In certain circles within the church…‘the gospel’ is supposed to be a description of how people get saved; of the theological mechanism whereby, in some people’s language, Christ takes our sin and we his righteousness.N.T. Wright, What Saint Paul Really Said: Was Paul of Tarsus the Real Founder of Christianity? (Grand Rapids: Eerdmans, 1997), 39.
Wright insists that this traditional Reformed understanding of the gospel involving penal substitution is wrong. “This is not the gospel,” he writes in his book, The Day the Revolution Began,“this is paganism. To worship God as one who justifies by imputation is nonsense.” He further adds:
That Christ died in the place of sinners is closer to the pagan idea of an angry deity being pacified by a human death than it is to anything in either Israel’s Scriptures or the New Testament.N.T. Wright, The Day the Revolution Began: Reconsidering the Meaning of Jesus’ Crucifixion (New York: Harper One, 2017), 147.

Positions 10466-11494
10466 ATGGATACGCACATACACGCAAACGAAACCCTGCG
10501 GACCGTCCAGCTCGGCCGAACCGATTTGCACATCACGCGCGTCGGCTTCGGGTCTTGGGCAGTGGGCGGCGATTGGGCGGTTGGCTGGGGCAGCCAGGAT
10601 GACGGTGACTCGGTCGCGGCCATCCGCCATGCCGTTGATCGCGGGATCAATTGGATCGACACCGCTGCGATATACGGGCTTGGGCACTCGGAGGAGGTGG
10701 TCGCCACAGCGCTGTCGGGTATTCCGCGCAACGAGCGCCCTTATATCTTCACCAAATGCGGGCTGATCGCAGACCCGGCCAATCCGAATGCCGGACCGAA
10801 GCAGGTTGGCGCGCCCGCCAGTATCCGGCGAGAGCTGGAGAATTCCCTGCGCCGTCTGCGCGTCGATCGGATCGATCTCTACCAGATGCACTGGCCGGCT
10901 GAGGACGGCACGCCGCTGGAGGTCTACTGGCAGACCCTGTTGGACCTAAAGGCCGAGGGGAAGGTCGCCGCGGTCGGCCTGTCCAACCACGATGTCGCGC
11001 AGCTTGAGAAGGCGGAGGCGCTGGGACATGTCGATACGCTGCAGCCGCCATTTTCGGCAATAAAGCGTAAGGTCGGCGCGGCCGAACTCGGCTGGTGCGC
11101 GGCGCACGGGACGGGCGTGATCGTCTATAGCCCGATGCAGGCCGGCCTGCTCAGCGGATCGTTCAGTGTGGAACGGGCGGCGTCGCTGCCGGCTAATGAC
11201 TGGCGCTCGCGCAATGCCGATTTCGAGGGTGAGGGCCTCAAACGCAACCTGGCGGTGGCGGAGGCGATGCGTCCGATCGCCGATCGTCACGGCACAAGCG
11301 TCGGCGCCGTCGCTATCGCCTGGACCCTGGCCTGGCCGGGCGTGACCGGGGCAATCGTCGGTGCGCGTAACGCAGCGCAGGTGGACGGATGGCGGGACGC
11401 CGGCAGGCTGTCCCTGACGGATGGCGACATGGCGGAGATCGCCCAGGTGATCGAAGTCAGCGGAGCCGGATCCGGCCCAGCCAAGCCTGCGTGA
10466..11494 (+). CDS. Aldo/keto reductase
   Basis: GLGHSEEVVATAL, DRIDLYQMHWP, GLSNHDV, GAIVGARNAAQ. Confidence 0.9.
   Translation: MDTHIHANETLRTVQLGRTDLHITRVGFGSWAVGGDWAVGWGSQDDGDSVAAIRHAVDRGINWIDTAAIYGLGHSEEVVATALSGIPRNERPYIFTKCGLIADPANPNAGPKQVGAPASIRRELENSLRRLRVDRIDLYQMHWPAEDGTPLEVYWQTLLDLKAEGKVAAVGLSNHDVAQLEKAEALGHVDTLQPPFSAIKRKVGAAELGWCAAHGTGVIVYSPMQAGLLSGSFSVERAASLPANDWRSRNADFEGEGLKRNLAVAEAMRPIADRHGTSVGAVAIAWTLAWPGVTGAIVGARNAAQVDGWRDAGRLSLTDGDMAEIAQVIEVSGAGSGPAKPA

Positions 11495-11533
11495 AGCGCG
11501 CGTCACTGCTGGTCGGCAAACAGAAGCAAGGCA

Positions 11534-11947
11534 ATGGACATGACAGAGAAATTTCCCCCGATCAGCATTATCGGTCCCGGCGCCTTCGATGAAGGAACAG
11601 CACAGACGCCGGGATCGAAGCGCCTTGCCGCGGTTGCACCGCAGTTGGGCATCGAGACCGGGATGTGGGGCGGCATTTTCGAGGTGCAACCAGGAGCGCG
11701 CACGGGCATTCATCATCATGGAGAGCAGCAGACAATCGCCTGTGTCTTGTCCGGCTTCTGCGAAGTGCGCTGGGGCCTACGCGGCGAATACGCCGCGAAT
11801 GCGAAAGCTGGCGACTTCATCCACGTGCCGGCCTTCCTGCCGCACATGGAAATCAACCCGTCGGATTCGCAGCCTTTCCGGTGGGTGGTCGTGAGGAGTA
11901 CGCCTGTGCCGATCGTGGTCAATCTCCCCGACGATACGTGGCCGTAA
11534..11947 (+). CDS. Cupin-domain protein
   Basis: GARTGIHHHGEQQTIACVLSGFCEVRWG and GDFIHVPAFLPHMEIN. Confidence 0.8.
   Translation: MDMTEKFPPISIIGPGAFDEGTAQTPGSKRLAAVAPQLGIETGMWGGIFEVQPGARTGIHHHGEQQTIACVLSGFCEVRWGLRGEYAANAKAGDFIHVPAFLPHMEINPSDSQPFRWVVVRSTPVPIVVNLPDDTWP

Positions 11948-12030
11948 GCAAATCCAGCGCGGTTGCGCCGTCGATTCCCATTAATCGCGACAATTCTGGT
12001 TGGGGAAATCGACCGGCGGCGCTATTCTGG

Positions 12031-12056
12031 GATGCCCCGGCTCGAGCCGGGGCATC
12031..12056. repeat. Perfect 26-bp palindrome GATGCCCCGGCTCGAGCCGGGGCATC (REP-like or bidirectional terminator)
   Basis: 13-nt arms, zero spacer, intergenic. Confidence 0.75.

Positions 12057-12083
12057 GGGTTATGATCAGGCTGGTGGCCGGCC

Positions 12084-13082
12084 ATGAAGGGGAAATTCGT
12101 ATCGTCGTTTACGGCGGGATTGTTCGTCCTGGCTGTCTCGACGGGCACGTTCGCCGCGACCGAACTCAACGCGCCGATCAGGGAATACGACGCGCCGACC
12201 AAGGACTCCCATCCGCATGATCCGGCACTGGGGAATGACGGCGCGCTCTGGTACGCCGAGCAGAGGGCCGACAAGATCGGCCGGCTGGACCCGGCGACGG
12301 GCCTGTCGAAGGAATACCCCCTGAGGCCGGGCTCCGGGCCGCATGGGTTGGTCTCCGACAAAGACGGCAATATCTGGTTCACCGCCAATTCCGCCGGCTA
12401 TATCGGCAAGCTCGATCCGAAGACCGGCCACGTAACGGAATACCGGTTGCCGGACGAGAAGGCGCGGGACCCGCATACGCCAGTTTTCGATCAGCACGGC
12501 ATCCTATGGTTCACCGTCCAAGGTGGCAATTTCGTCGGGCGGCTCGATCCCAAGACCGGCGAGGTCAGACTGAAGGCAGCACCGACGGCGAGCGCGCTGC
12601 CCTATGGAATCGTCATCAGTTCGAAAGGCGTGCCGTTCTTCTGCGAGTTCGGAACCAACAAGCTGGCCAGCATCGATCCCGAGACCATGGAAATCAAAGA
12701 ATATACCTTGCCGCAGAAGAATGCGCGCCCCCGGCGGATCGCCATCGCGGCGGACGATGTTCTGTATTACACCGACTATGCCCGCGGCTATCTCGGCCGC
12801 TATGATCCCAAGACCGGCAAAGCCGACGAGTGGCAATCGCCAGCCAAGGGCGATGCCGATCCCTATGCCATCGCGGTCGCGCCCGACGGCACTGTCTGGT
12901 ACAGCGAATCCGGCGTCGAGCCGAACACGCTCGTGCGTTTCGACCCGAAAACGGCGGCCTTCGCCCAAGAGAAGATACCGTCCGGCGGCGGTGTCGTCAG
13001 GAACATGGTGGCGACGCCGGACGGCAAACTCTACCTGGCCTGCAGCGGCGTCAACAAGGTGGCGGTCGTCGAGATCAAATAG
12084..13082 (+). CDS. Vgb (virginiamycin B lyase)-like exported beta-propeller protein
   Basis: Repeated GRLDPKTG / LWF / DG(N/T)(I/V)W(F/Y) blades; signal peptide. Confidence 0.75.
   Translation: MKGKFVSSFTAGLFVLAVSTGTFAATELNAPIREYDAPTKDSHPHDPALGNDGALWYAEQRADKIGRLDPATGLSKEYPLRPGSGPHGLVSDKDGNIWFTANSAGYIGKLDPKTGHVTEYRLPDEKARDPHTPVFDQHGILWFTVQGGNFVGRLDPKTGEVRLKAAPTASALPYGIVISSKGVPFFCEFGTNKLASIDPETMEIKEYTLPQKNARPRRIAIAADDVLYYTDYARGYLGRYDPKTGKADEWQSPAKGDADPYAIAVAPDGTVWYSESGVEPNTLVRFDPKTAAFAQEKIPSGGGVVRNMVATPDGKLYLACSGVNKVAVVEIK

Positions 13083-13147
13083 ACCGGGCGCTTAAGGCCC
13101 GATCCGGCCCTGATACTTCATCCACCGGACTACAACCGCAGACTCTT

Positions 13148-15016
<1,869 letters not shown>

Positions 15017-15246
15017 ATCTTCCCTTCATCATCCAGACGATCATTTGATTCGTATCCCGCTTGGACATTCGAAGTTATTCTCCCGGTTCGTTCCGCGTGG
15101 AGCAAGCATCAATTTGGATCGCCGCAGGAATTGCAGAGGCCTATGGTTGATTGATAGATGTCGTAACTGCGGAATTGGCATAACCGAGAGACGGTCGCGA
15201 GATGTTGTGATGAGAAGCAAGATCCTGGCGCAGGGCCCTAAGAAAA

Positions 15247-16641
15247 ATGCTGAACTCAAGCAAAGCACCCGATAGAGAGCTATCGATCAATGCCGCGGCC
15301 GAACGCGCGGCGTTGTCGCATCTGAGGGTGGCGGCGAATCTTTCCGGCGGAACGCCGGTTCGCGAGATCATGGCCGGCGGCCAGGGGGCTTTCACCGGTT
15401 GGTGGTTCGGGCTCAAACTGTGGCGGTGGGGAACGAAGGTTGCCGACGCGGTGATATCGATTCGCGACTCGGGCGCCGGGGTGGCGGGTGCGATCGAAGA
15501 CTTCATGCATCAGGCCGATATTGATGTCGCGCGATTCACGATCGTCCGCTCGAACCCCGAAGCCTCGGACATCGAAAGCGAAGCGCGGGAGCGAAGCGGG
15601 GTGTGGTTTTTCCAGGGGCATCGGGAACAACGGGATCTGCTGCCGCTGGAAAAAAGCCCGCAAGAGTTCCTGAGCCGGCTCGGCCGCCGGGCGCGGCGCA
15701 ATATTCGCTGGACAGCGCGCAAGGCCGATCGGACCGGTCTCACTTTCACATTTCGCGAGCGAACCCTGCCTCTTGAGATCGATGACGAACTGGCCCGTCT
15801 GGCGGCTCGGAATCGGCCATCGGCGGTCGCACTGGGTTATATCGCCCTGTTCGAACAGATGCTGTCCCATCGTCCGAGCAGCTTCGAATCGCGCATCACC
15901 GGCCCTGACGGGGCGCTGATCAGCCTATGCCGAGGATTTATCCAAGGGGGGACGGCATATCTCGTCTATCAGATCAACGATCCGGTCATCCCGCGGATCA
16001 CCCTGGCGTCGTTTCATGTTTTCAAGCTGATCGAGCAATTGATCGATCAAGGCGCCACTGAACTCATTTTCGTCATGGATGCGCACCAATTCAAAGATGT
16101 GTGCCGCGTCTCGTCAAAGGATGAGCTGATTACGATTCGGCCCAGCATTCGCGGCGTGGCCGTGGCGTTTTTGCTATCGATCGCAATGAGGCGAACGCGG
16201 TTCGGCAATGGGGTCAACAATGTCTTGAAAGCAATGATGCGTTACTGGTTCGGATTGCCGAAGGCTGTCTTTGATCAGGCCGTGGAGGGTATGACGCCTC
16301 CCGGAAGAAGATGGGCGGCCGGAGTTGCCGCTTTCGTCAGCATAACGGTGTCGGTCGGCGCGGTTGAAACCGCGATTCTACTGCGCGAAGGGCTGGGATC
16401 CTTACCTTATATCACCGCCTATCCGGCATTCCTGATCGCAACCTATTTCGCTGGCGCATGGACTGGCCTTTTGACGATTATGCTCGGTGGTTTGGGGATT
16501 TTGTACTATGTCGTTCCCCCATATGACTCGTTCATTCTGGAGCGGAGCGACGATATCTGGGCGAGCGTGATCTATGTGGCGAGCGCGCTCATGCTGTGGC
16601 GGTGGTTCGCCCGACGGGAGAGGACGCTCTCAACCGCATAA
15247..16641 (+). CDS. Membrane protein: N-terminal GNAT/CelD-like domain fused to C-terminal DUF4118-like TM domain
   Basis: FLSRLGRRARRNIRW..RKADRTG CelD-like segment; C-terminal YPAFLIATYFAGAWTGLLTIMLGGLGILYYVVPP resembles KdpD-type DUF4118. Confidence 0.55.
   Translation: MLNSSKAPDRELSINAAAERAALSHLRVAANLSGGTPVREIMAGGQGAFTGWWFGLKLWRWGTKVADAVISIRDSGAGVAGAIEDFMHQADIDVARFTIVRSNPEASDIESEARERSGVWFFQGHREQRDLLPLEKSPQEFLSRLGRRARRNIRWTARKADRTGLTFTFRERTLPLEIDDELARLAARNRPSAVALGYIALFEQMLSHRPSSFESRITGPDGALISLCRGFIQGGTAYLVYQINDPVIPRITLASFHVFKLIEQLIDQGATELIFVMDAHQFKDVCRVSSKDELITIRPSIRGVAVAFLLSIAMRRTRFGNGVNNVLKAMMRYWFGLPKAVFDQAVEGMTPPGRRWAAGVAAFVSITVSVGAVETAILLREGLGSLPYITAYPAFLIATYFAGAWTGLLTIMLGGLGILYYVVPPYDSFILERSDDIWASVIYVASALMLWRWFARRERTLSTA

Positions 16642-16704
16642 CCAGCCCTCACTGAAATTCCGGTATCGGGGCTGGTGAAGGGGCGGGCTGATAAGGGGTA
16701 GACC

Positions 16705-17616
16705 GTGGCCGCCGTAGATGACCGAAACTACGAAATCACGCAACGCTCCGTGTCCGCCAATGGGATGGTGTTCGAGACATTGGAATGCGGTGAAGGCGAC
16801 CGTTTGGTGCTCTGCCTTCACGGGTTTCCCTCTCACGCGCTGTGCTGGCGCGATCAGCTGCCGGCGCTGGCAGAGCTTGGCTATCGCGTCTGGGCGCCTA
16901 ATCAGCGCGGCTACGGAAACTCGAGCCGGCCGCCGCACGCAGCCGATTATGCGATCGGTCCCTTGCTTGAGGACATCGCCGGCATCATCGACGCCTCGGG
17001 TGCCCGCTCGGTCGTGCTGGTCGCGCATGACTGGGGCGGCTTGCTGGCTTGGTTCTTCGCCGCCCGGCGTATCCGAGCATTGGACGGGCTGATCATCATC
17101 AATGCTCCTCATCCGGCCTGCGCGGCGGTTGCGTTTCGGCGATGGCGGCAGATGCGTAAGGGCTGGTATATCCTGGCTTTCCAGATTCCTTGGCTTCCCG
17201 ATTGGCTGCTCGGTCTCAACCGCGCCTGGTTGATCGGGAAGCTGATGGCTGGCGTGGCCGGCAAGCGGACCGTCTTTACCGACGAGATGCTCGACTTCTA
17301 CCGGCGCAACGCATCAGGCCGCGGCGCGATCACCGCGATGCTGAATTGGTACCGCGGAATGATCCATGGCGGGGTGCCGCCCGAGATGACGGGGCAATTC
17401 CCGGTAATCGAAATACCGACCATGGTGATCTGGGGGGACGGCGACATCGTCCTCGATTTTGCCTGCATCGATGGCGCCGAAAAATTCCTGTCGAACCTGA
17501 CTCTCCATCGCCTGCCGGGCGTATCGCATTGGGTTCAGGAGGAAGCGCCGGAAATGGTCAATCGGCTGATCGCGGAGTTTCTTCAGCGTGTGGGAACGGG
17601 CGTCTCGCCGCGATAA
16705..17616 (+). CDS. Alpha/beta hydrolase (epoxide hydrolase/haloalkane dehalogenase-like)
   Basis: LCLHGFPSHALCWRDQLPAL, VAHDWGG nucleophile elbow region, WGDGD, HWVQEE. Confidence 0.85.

Elsewhere he writes:
If we use the language of the law court, it makes no sense whatsoever to say that the judge imputes, imparts, bequeaths, conveys, or otherwise transfers his righteousness to either the plaintiff or the defendant. Righteousness is not an object, a substance, or a gas which can be passed across the courtroom. This gives the impression of a legal transaction, a cold piece of business, almost a trick of thought performed by a God who is logical and correct, but hardly one we want to worship.Wright, What Saint Paul Really Said, 113.